The sobering reality of one drink too many
The sobering reality of one drink too many
Along with brightly wrapped gifts, festive gatherings, and hearty meals, alcohol has become a standard feature of the holidays. The “drinking season” starts Thanksgiving Eve – the deadliest night for alcohol-related auto accidents, according to the National Highway Traffic Safety Administration – and continues practically nonstop to the champagne toasts ringing in the New Year.
Some people follow these booze-filled weeks with Dry January, an unofficial movement to abstain from consuming alcohol for 31 days. While there’s not consensus on whether no alcohol is generally better for people than some alcohol, health care experts agree there are many reasons to limit alcohol consumption year-round.
“The negative short- and long-term consequences of alcohol misuse far outweigh any small health benefits of modest consumption,” said Army Maj. Kathryn Berryman, referencing a study that found antioxidants in red wine may prevent coronary artery disease.
According to the National Institute on Alcohol Abuse and Alcoholism, or NIAAA, about 16 million Americans have alcohol use disorder, or a drinking habit that threatens health, safety, and general well-being.
Short-term risks of overindulging include injuries and accidents, and problems with loved ones and work colleagues, said Berryman, an obstetrician-gynecologist and attending physician at Brooke Army Medical Center, Fort Sam Houston, Texas.
Long-term health risks include liver and heart disease and cancers of the mouth, throat, and esophagus, according to the Centers for Disease Control and Prevention. “And actually, there’s good evidence of an increased risk of dementia and early-onset dementia,” Berryman said.
The NIAAA defines one drink as 12 ounces of beer with 5 percent alcohol content, 5 ounces of wine with 12 percent alcohol content, or 1.5 ounces of distilled spirits with 40 percent alcohol content. The organization defines low-risk drinking for women as no more than three drinks on a single day, and no more than seven drinks per week. For men, it’s no more than four drinks on a single day, and no more than 14 drinks per week.
The numbers for women are lower because body composition and other factors typically cause women to feel the effects of alcohol more quickly than men do. Also, alcohol’s effects in women last longer. A 2013 study of Military Health System data by University of South Carolina researchers found that while women in uniform consumed less alcohol than their male counterparts, women’s alcohol dependency rates were equal or higher.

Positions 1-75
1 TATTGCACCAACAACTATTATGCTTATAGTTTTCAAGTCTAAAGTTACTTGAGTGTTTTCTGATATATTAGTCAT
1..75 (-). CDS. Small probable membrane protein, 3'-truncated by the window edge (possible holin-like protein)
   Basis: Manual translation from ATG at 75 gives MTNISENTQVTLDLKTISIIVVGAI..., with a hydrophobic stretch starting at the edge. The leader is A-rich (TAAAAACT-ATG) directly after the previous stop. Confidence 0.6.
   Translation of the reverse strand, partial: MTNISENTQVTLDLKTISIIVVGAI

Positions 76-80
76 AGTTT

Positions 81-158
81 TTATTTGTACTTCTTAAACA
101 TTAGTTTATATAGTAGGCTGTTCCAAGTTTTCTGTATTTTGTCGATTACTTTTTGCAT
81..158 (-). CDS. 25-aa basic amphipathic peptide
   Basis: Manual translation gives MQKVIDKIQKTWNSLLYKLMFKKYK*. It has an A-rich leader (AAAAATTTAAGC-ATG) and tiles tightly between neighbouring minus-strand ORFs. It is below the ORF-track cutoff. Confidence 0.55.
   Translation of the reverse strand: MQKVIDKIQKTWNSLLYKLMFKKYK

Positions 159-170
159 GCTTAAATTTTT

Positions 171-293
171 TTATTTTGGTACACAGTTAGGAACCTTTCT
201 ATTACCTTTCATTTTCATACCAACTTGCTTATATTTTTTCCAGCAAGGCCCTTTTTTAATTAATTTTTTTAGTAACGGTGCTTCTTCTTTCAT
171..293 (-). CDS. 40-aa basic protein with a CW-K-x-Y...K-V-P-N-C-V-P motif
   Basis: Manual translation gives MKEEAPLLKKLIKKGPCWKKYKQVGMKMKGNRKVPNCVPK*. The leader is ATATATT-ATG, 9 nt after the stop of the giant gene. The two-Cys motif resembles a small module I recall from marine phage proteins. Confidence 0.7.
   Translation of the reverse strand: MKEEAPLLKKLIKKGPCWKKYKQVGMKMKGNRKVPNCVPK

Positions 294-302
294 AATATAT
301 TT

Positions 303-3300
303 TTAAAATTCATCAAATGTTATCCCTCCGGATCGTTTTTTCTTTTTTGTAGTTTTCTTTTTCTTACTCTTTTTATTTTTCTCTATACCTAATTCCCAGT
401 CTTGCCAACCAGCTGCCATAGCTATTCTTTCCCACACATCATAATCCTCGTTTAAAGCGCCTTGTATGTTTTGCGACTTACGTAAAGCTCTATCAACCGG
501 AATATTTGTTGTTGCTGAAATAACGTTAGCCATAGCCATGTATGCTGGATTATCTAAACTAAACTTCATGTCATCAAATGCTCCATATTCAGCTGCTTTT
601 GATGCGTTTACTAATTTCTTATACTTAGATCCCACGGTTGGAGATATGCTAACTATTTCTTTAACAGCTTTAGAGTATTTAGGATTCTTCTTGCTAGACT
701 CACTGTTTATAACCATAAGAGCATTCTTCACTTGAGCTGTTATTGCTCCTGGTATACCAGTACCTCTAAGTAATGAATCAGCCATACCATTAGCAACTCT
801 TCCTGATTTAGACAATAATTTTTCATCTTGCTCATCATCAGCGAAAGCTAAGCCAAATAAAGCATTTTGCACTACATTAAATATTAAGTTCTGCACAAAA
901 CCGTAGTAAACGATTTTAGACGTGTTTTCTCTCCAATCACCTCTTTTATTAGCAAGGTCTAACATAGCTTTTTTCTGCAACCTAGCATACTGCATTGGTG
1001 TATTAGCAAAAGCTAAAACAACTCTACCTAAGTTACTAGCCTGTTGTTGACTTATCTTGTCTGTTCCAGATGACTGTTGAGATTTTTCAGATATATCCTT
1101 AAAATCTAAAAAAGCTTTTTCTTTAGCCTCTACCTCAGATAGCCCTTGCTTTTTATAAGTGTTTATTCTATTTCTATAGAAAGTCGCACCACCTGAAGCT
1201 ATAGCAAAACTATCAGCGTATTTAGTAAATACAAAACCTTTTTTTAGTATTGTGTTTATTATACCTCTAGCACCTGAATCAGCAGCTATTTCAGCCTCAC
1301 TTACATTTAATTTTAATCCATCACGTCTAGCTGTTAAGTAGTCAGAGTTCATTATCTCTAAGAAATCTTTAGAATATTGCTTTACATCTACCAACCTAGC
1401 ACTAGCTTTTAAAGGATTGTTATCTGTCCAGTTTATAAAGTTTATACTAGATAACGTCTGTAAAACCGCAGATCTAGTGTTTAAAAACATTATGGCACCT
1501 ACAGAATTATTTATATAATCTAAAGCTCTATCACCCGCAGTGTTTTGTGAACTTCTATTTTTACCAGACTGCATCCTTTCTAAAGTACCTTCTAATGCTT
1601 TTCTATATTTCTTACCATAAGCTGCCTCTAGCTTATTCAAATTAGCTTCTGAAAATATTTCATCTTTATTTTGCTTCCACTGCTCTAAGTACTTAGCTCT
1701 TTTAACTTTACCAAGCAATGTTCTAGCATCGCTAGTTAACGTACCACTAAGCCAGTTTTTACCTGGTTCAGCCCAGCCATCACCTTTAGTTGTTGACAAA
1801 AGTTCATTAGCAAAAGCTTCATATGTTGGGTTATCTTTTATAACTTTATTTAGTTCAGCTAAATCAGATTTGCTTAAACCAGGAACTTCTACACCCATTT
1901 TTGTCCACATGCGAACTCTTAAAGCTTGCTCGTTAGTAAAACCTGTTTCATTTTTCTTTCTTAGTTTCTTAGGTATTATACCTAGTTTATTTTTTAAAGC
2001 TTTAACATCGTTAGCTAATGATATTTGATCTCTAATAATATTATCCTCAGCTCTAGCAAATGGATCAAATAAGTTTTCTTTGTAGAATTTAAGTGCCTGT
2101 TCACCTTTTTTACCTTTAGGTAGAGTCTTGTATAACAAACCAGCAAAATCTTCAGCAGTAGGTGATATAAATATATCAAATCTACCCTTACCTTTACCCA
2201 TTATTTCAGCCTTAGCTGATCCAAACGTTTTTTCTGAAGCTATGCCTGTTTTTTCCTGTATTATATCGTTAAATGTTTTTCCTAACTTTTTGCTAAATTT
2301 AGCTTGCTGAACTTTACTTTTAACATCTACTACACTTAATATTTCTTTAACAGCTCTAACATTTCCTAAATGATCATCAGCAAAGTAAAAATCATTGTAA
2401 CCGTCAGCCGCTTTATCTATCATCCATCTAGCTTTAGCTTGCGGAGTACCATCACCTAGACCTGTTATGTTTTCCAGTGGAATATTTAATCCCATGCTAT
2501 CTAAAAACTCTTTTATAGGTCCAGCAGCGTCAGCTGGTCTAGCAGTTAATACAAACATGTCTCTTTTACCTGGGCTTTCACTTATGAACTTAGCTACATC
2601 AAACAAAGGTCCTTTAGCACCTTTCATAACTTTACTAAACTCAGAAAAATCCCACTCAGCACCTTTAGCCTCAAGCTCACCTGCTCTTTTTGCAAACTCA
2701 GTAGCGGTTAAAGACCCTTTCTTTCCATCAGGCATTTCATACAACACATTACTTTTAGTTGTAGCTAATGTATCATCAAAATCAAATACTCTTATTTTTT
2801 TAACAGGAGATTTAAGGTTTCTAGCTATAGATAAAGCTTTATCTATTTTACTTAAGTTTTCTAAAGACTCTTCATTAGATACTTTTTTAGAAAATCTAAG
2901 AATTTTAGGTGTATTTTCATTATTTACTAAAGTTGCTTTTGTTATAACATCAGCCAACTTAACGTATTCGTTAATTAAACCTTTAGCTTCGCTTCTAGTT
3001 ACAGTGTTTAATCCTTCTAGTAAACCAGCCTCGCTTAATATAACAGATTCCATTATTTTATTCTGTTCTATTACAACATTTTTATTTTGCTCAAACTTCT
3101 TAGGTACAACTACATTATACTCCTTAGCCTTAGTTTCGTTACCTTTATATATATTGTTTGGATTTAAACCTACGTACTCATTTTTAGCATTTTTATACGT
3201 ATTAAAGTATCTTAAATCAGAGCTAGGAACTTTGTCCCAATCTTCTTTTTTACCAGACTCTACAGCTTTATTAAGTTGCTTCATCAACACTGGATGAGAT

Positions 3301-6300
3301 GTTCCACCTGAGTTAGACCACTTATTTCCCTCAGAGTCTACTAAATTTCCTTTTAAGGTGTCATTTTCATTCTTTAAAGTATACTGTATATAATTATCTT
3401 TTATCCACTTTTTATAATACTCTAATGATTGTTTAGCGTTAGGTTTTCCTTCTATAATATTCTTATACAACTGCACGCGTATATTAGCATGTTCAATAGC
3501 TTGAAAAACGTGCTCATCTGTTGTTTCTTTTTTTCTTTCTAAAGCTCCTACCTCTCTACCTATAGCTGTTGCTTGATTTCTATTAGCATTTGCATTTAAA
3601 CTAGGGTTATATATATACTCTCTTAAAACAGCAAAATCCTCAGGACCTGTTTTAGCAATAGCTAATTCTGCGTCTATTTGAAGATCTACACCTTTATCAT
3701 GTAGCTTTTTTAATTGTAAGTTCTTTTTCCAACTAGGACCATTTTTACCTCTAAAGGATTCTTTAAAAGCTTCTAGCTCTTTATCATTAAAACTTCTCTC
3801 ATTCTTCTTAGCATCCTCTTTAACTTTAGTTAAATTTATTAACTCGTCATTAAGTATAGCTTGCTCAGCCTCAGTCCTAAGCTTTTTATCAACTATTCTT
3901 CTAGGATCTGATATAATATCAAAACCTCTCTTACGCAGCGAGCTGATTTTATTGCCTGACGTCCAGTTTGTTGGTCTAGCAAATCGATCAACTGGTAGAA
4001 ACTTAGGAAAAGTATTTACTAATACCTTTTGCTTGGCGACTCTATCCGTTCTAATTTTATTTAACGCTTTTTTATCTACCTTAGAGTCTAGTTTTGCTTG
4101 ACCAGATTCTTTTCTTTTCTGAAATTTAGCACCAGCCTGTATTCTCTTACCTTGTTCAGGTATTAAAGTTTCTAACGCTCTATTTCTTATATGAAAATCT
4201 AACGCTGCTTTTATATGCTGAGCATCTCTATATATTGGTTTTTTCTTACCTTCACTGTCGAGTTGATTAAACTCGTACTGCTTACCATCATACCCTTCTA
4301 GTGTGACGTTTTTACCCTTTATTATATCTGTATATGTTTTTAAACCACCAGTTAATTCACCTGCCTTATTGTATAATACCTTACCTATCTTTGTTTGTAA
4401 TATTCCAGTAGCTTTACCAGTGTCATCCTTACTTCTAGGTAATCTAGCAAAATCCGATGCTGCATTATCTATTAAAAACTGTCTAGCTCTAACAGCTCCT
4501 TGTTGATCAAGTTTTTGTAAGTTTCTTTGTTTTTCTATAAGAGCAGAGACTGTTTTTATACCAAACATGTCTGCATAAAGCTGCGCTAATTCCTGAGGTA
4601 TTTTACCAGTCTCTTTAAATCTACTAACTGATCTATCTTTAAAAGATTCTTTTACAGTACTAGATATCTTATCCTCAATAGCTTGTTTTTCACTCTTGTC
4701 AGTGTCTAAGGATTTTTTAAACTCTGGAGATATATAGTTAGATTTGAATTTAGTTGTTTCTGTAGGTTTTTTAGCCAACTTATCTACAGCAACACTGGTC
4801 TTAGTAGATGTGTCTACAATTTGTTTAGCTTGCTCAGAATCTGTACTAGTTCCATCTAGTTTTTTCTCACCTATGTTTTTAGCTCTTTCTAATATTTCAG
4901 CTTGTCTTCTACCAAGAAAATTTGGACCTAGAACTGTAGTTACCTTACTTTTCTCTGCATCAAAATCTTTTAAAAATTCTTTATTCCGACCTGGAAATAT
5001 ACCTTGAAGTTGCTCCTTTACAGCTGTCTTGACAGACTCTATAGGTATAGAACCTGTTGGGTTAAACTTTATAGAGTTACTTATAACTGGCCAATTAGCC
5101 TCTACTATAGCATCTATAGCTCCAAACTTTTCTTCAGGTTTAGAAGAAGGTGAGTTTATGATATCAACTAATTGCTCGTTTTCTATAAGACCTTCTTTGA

“The more you drink, the more quickly you become physically dependent and also build a tolerance,” Berryman said. “So you could have someone who has one drink daily and over time becomes dependent. Or someone could have a lot more than one drink a day, and then become dependent in a matter of weeks or months.”
Low-risk drinking doesn’t mean no risk, according to the NIAAA. People who stick to the guidelines still may have problems if they drink too quickly, have other health concerns, or are older than 60. Also, mixing alcohol with prescription and over-the-counter medications can be deadly.
Pregnant women should never drink alcohol, Berryman said. Babies exposed to alcohol in the womb may face a lifetime of mental, behavioral, and developmental problems as well as physical birth defects. Excessive drinking also increases the risk of miscarriage, stillbirth, and premature delivery, according to the CDC.
The MHS and veteran health communities use the AUDIT-C (Alcohol Use Disorders Identification Test) as a screening tool to identify alcohol use disorders. But Berryman said it’s often as simple as this: “If you need a drink to be comfortable in a social situation or to get though a challenging day or to be able to sleep at night; if there’s that feeling of, ‘I really need a drink’ to be able to accomplish whatever task, that’s a pretty good indicator that alcohol has become a problem.”
Treatment and support are available for those in the military community who need help overcoming an alcohol dependency.
“Alcohol affects brain chemistry so sometimes, quitting isn’t simply a matter of willpower,” Berryman said. “Alcoholism is a disease just like any other disease. And it requires medical attention from trained experts.”
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